Tipping for tweets, Goodbye TikTok trolls and hello super blood moon

by | May 31, 2021 | Blog

What’s new in social

Twitter refurbishes their verification process

Image: Twitter

Being verified online makes it easier for public figures and people of interest to be identified by their fans and followers. Often the requirements to be verified can be difficult or a one size fits all approach, so Twitter has re-evaluated what it takes to get that little blue tick.
It’s hoped that a variety of people will be eligible for an application, and Twitter promises to keep improving its process.

You can now tip for tweets

Video: Twitter

In another change to Twitter, the platform is finally paying recognition to creators who are seeking income from social media. The new feature called ’Tip Jar’ will allow users to show appreciation to published work on the platform by tipping creators if they choose. This optional tipping is a great way to recognise journalists or independent creators for their hard work. Twitter has stated that it won’t take any cut of the tips either, but there are concerns from some users that requests for donations will overrun the platform.

Instagram filters abusive messages out

Image: Instagram

Instagram has provided an update which will automatically filter out DM requests that feature any offensive or hateful language. This tool will help stop trolls from sending sexist, homophobic, racist hate or any other comments that are classified as harassment or bullying. It’s a welcome change given Instagram’s pledge for anti-discrimination amongst the recent trends on its platform such as ‘Black Lives Matter’ and ‘Stop Asian Hate’. The filters will be customisable, so users can select what words they would like to be blocked from their DM requests.

TikTok makes taking out the trolls easier

Image: TikTok

TikTok is also making a move to combat online trolls on its platform by allowing users to delete comments in bulk. Previously, comments had to be deleted individually, but this new feature will lessen the impacts of bullying and harassment on a person’s page by managing interactions more efficiently. Internet trolls tend to gang up on their target as they see strength in numbers so this is hoped to assist users in managing hateful comments.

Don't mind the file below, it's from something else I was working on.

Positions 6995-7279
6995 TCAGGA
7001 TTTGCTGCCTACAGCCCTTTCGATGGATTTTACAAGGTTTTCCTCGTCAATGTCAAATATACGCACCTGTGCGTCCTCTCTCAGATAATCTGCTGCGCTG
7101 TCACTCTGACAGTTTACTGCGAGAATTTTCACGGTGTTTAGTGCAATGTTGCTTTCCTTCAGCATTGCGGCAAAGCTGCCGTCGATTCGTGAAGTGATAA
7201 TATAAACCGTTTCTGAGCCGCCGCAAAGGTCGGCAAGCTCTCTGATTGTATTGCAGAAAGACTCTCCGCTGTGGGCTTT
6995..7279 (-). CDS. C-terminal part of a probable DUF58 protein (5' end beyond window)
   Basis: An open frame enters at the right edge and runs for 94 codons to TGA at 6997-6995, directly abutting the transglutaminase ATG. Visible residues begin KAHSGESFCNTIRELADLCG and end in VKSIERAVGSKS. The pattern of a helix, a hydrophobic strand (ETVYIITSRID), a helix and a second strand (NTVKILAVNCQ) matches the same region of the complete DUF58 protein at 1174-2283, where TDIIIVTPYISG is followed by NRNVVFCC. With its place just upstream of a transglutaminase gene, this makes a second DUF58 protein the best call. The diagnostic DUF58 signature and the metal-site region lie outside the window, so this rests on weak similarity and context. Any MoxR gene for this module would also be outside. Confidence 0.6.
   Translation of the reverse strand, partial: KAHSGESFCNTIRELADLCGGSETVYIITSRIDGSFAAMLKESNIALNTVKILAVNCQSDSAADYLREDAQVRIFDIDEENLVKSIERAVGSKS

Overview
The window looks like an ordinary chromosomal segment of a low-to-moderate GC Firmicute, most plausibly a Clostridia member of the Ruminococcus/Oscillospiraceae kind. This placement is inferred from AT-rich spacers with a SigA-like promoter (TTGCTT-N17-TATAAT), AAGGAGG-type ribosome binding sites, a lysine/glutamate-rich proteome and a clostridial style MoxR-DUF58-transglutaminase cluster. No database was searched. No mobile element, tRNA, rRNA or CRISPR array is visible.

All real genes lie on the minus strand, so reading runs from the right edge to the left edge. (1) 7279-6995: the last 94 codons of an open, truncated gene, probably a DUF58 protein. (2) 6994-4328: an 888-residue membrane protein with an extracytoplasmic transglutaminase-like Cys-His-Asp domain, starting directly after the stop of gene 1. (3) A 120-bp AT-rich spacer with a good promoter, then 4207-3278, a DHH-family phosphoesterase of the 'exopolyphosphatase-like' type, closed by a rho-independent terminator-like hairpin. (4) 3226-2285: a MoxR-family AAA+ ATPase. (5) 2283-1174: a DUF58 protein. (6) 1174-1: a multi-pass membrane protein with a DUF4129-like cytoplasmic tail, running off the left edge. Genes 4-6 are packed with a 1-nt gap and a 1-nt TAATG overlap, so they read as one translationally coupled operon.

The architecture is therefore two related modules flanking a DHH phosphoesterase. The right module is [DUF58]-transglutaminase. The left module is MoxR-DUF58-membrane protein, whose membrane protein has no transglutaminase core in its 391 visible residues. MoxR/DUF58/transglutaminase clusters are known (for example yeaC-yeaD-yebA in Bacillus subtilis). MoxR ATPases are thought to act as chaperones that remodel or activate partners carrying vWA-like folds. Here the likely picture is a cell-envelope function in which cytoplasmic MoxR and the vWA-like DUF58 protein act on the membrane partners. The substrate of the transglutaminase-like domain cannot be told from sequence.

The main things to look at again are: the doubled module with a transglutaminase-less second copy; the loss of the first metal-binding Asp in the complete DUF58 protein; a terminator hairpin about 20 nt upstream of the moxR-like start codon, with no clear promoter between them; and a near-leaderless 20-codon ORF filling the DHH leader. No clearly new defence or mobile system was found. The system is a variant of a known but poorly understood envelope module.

What’s trending in social

Sorry Day

May 26 marks the anniversary of the 1997 Bringing Them Home report that documented the mistreatment and forced removal of Indigenous children from their families. National Sorry Day has been acknowledged every year since 1998 for the devastating and ongoing effects of colonisation on First Nation’s People. Users took the discussion to Twitter about what has changed since the report was published as well as what more can be done. National Sorry Day continues to create conversation about reconciliation for Aboriginal and Torres Strait Islander people.

Did you see the moon?

A total lunar eclipse took over the night sky on May 26, the first visible in Australia since 2018. The moon turned a dark red, known as the blood moon in Indigenous culture and for those who didn’t have cloud-covered skies it was a bloody sight to behold.

Watch your back, Instagram

Image: Pedestrian

Instagram may have a new competitor on the market, and it’s not TikTok. Poporazzi is an app where your profile is built by friends uploading pictures of and tagging you, rather than uploading images yourself. The app is unlike no other, ditching traditional social media foundations such as followers, captions, comments and hashtags. It’s currently available for IOS, and hopefully Android users soon.

This woman recorded her public rejection on twitter

Rebecca Renner live tweeted to her some 100, 000 followers as she flew across the country to meet the love of her life and declare her feelings, only to get rejected. Yep. Talk about awkward. Read on if you want to feel better about your love life. Renner opened up to the New York Post about the epic love she thought was to be and how she had even wanted to turn their love story into a book or movie deal. Some twitter users were quick to call Renner a wannabe and fame-hungry.

The original tweets appear to have now been deleted by Renner, but turns out she got a book deal out of all of this. So whether this was constructed just to go viral, whether it was right or wrong, it seems Rebecca is alright now. Lesson learned, don’t fly out to see someone and make a grand romantic gesture, unless you’re pretty sure the response will be positive.

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